In the Liturgy of the Word this weekend, the Old Testament passage from the 1st Book of Kings 17:10-16, situates a story which was real; in the middle of a famine, a poor widow shares the last of her food with the Prophet Elijah, and far from losing, by so doing, she is enriched. This theme links up with the Gospel story of ‘The Widow’s mighty mite!’ Mark 12:38-44. In the eyes of others, the offering of the widow was the least, but in the eyes of Christ it was the greatest.
Now let’s start digging deep into God’s Word, and once again, we must go back to the First Reading and prayerfully and reflectively pray the Reading. That might sound a bit strange, but when we are not rushed for time, this way of Reading can do wonders in our spirit, and then the invitations within God’s Word become clearer; while we are more ‘readied’ to respond.
One of the most exciting surprises in deep sea diving into God’s Word is that nothing can just be taken for granted, and then you move on. No way! If we are tempted to do that, we can miss some fantastic insights into God’s evergreen Word. So, let’s start with the Prophet’s name…we have all heard his name mentioned hundreds of times before…but do we know what the name means???? Let’s do a little test; have you ever been looking around in a Gift shop…not some $2 place, but really nice Gift ideas? Of course, we probably have all been in those places. I was in a place nearby called Cardiology, last weekend, because I was looking for a Birthday Card for my sister. Now, when you just get in the doorway of this shop, there is a huge stand like a little Merry-go-round, full of Key rings with the Christian/Given names of people. I bet that you have sometimes stopped to see what they have to say about your own name…….Hands up who has ever done that? Yes, my hand is up as well. I have seen different meanings for my name, Kevin, and sometimes I walk away scratching my head thinking, how did they come up with that? Now supposing you saw the name Elijah, would that name interest you? It certainly would for me, and I would probably knock the Key Ring stand over in trying to get to Elijah’s Key Ring. Elijah’s name in Hebrew is this….eliyyah or eliyyaku, notice that the name starts with the letters el; this is a time when you cannot let that pass by without being curious. So what does that first part of the name mean??? The short answer is that el can be either a prefix or a suffix, meaning God. Now, what about the second part of his name together with the prefix? It means ‘my god is YHWH’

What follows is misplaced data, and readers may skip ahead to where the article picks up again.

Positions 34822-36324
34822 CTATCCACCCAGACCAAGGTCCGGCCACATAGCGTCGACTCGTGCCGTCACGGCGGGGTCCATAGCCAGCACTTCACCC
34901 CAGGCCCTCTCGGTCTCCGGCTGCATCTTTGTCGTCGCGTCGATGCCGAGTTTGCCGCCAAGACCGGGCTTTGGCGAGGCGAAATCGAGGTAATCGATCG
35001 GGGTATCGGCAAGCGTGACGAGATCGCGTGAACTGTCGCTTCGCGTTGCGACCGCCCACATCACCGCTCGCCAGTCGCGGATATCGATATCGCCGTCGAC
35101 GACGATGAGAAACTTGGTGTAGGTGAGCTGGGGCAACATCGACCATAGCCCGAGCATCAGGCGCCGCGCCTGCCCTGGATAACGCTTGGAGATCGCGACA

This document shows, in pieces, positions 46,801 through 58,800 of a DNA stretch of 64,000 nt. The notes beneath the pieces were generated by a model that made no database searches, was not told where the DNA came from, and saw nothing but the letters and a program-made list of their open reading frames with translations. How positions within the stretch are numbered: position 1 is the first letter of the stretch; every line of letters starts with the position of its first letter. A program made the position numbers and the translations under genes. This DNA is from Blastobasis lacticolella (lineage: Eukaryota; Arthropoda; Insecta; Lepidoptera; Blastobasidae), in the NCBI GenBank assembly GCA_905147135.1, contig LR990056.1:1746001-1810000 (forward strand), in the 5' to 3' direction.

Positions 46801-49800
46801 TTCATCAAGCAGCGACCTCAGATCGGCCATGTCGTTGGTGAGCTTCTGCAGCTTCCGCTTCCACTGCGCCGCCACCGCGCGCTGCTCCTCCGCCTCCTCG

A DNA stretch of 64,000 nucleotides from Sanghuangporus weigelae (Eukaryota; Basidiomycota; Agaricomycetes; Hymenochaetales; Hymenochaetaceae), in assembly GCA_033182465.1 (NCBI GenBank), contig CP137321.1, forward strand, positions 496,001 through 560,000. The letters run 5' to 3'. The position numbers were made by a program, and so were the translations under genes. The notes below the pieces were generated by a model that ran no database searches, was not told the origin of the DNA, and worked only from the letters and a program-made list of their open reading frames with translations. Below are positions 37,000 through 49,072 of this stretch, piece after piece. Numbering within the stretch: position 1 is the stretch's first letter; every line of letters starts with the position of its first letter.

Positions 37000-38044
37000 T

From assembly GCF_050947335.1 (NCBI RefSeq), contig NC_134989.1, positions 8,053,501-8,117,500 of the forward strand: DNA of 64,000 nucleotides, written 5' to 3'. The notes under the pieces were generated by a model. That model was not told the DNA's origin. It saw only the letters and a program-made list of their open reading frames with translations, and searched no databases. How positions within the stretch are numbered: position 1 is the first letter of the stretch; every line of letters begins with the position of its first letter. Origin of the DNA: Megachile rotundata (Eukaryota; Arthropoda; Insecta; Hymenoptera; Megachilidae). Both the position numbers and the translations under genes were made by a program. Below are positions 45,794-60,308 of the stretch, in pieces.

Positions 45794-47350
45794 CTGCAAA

Now our ancestors in faith would never write nor say the name God as such, because the name contains the person! Out of fear, meaning awe, their respect and reverence for God would automatically cause them to ‘stand back, with face covered’. There is no name for God; that is why we leave out the vowels when we write Y_HW_H (I have omitted the a and the e). The common place name referring to God would be Adonai…..which is means Lord! However, other names referring to God, for example, el shaddai, which means, God of the Mountains, God most High, or Almighty God, comes with another window of knowing, because the name has much to do with the experience of being on a high mountain; looking at the view etc…what does it do to us? It catches our breath and causes us to GAZE……..into the moment. So that holistic experience is contained in the name…Almighty God………el-shaddai. So names in Hebrew, especially referring to God, contain a human experience which is part of the description of that aspect of God. There is no name that can express the fullness of God in God’s completeness.